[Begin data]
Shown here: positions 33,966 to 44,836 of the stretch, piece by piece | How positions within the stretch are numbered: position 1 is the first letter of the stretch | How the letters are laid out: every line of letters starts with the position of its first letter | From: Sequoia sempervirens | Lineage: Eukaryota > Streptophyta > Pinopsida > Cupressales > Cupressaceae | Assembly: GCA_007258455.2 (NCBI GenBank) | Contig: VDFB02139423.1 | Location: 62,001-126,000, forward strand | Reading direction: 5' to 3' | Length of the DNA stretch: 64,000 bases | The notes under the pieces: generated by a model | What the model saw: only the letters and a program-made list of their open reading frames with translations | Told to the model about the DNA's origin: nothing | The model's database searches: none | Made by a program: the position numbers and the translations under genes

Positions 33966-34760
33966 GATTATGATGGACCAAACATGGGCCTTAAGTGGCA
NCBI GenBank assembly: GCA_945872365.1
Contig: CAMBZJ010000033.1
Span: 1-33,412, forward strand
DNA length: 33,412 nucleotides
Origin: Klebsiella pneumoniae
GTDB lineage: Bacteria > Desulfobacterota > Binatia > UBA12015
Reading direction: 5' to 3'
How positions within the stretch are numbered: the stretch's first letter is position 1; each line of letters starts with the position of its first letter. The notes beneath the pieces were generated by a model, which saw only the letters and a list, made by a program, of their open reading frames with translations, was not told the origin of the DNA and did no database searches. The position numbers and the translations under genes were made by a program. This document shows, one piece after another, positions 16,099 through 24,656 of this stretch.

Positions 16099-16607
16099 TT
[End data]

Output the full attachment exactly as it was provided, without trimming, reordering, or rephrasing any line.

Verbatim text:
Shown here: positions 33,966 to 44,836 of the stretch, piece by piece | How positions within the stretch are numbered: position 1 is the first letter of the stretch | How the letters are laid out: every line of letters starts with the position of its first letter | From: Sequoia sempervirens | Lineage: Eukaryota > Streptophyta > Pinopsida > Cupressales > Cupressaceae | Assembly: GCA_007258455.2 (NCBI GenBank) | Contig: VDFB02139423.1 | Location: 62,001-126,000, forward strand | Reading direction: 5' to 3' | Length of the DNA stretch: 64,000 bases | The notes under the pieces: generated by a model | What the model saw: only the letters and a program-made list of their open reading frames with translations | Told to the model about the DNA's origin: nothing | The model's database searches: none | Made by a program: the position numbers and the translations under genes

Positions 33966-34760
33966 GATTATGATGGACCAAACATGGGCCTTAAGTGGCA
NCBI GenBank assembly: GCA_945872365.1
Contig: CAMBZJ010000033.1
Span: 1-33,412, forward strand
DNA length: 33,412 nucleotides
Origin: Klebsiella pneumoniae
GTDB lineage: Bacteria > Desulfobacterota > Binatia > UBA12015
Reading direction: 5' to 3'
How positions within the stretch are numbered: the stretch's first letter is position 1; each line of letters starts with the position of its first letter. The notes beneath the pieces were generated by a model, which saw only the letters and a list, made by a program, of their open reading frames with translations, was not told the origin of the DNA and did no database searches. The position numbers and the translations under genes were made by a program. This document shows, one piece after another, positions 16,099 through 24,656 of this stretch.

Positions 16099-16607
16099 TT